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Showing: 1-10 results of 597

THE FIRST AND LAST "So the last shall be first, and the first last."—HOLY WRIT. It was a dark room at that hour of six in the evening, when just the single oil reading-lamp under its green shade let fall a dapple of light over the Turkey carpet; over the covers of books taken out of the bookshelves, and the open pages of the one selected; over the deep blue and gold of the coffee service on the little old stool with its Oriental... more...

YOUTH This could have occurred nowhere but in England, where men and sea interpenetrate, so to speak—the sea entering into the life of most men, and the men knowing something or everything about the sea, in the way of amusement, of travel, or of bread-winning. We were sitting round a mahogany table that reflected the bottle, the claret-glasses, and our faces as we leaned on our elbows. There was a director of companies, an accountant, a... more...

CHAPTER I Bonbright Foote VI arose and stood behind the long table which served him as a desk and extended his hand across it. His bearing was that of a man taking a leading part in an event of historic importance. "My son," said he, "it gratifies me to welcome you to your place in this firm." Then he smiled. When Bonbright Foote VI smiled it was as though he said to himself, "To smile one must do thus and so with the features," and then... more...

I It is one of Johnny Chipman's parties at the Harlequin Club, and as usual the people the other people have been asked to meet are late and as usual Johnny is looking hesitatingly around at those already collected with the nervous kindliness of an absent-minded menagerie-trainer who is trying to make a happy family out of a wombat, a porcupine, and two small Scotch terriers because they are all very nice and he likes them all and he can't quite... more...

Mr Bommaney was a British merchant of the highest rectitude and the most spotless reputation. He traded still under the name of Bommaney, Waite, and Co., though Waite had been long since dead, and the Company had gone out of existence in his father's time. The old offices, cramped and inconvenient, in which the firm had begun life eighty years before, were still good enough for Mr. Bommaney, and they had an air of solid respectability which newer... more...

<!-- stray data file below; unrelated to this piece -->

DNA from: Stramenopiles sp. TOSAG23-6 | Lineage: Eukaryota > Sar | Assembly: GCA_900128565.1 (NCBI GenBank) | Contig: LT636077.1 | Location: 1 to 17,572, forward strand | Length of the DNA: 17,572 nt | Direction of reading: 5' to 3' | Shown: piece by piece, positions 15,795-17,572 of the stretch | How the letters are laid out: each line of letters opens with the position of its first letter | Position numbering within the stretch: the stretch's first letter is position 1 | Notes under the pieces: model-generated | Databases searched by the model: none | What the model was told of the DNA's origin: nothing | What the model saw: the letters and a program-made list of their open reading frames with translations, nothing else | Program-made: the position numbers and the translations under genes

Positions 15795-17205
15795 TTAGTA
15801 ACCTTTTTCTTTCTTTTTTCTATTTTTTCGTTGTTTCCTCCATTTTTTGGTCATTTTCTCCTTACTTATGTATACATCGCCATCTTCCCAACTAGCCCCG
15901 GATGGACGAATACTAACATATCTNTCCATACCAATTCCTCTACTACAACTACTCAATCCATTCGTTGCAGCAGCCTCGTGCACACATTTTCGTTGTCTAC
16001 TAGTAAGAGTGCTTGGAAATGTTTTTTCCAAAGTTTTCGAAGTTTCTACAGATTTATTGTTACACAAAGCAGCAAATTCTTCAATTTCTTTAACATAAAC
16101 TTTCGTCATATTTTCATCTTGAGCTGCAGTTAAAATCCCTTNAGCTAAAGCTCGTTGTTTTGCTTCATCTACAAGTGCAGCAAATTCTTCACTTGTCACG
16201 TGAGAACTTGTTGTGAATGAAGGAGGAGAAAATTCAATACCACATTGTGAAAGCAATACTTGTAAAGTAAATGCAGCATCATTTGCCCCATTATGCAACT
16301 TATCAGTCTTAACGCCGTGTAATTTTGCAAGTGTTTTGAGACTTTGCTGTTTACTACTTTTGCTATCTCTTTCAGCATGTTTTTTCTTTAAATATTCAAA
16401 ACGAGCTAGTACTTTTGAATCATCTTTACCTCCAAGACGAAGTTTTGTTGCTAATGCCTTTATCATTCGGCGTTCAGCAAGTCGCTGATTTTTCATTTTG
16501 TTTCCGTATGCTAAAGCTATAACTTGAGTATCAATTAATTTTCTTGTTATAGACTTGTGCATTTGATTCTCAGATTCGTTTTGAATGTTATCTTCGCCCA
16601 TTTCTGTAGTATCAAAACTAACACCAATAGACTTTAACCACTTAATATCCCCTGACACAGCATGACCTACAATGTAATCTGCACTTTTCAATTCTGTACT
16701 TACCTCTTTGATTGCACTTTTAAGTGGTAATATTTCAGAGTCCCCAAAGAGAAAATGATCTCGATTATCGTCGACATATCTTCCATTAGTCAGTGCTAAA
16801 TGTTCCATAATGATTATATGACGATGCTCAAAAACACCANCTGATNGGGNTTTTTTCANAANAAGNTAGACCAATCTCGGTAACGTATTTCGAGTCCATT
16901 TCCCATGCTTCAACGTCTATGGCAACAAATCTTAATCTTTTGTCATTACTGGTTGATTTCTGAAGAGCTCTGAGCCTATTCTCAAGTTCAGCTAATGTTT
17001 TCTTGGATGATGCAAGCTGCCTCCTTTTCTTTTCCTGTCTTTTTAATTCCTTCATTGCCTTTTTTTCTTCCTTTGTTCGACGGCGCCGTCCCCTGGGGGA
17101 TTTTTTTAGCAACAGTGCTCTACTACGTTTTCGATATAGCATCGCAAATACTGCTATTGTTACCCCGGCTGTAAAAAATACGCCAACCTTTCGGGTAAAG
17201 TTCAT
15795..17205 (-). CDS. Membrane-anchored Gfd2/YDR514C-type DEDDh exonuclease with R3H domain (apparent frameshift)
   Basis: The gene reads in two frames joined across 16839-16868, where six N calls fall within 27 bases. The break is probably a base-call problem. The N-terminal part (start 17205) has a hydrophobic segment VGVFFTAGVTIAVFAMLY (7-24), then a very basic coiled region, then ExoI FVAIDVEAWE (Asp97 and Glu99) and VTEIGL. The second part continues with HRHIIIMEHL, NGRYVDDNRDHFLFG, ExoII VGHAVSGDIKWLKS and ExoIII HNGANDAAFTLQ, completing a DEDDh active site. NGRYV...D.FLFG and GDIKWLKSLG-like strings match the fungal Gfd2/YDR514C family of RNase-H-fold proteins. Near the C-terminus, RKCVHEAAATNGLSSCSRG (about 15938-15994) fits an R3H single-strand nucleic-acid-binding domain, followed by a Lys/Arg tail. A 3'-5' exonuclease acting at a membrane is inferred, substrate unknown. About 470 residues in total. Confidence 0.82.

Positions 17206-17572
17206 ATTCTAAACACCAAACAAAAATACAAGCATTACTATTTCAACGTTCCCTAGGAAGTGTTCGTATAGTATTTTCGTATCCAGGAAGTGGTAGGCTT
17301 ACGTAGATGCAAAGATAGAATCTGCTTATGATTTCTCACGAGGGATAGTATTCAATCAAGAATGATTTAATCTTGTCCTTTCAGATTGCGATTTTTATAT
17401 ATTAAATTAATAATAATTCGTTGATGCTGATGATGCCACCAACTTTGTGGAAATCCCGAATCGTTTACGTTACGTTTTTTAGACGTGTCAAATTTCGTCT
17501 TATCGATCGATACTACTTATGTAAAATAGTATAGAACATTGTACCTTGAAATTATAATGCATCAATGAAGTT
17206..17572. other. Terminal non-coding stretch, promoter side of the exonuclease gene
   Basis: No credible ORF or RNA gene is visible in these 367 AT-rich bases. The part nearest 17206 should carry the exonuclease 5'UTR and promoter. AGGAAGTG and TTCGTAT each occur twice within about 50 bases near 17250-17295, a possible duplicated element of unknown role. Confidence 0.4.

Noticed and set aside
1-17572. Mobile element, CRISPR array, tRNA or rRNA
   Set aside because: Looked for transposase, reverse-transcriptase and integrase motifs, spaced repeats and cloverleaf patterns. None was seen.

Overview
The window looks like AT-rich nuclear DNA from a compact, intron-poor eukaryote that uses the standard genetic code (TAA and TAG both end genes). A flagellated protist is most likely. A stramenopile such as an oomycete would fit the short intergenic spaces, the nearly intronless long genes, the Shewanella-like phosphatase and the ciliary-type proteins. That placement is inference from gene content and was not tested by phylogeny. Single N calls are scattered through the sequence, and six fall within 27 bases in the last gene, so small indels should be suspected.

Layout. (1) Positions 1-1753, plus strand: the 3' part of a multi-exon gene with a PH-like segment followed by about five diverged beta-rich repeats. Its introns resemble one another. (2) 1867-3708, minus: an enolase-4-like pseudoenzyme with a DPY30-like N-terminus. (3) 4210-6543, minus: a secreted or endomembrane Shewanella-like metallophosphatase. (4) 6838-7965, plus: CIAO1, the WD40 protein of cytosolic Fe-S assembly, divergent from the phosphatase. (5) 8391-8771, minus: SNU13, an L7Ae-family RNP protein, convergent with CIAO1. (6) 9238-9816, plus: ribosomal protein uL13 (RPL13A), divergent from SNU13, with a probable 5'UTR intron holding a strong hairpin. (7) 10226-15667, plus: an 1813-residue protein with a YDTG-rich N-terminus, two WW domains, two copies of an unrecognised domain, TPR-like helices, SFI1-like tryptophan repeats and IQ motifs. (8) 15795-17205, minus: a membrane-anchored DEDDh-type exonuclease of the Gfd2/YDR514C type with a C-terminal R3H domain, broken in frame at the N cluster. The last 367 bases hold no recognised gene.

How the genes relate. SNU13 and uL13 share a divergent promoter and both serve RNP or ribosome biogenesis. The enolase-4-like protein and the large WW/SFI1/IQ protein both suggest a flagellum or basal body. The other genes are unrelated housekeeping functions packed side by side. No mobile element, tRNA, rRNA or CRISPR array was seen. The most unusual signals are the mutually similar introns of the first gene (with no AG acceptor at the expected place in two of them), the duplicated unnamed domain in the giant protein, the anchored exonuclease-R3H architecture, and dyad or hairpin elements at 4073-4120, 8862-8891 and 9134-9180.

Muirtown Seminary was an imposing building of the classical order, facing the north meadow and commanding from its upper windows a fine view of the river Tay running rapidly and cleanly upon its gravel bed. Behind the front building was the paved court where the boys played casual games in the breaks of five minutes between the hours of study, and this court had an entrance from a narrow back street along which, in snow time, a detachment of the... more...

I CONFESS it, I am keenly sensitive to "skyey influences." (2) I profess no indifference to the movements of that capricious old gentleman known as the clerk of the weather. I cannot conceal my interest in the behavior of that patriarchal bird whose wooden similitude gyrates on the church spire. Winter proper is well enough. Let the thermometer go to zero if it will; so much the better, if thereby the very winds are frozen and unable to flap... more...

CHAPTER I When I was a child I lived in a small sea-coast town, with wide, flat sands. The only beautiful thing in the place—a town of no distinction—were the sunsets over this vast, level expanse. I remember them at intervals, as one recalls things seen passing in a train through a solitary landscape. I seem to see myself, a child with a child's imagination, standing on those wet sands, looking out over their purple immensity to the... more...

PART I I It was eleven o'clock in the morning when Mariano Renovales reached the Museo del Prado. Several years had passed since the famous painter had entered it. The dead did not attract him; very interesting they were, very worthy of respect, under the glorious shroud of the centuries, but art was moving along new paths and he could not study there under the false glare of the skylights, where he saw reality only through the temperaments of... more...

CHAPTER I IS LUCK A LADY? By easy stages Blue Jeans had arrived at the water tanks. That had not pleased him much, though the water which fell in a musical drip from the stack nearest the rails into what impressed one as a sensible, frugal tub, until it, too, filled and overflowed and betrayed its trivial nature, was sweet on his tongue and grateful to his mare. Arriving anywhere by easy stages had never appealed to him. Swift and sudden,... more...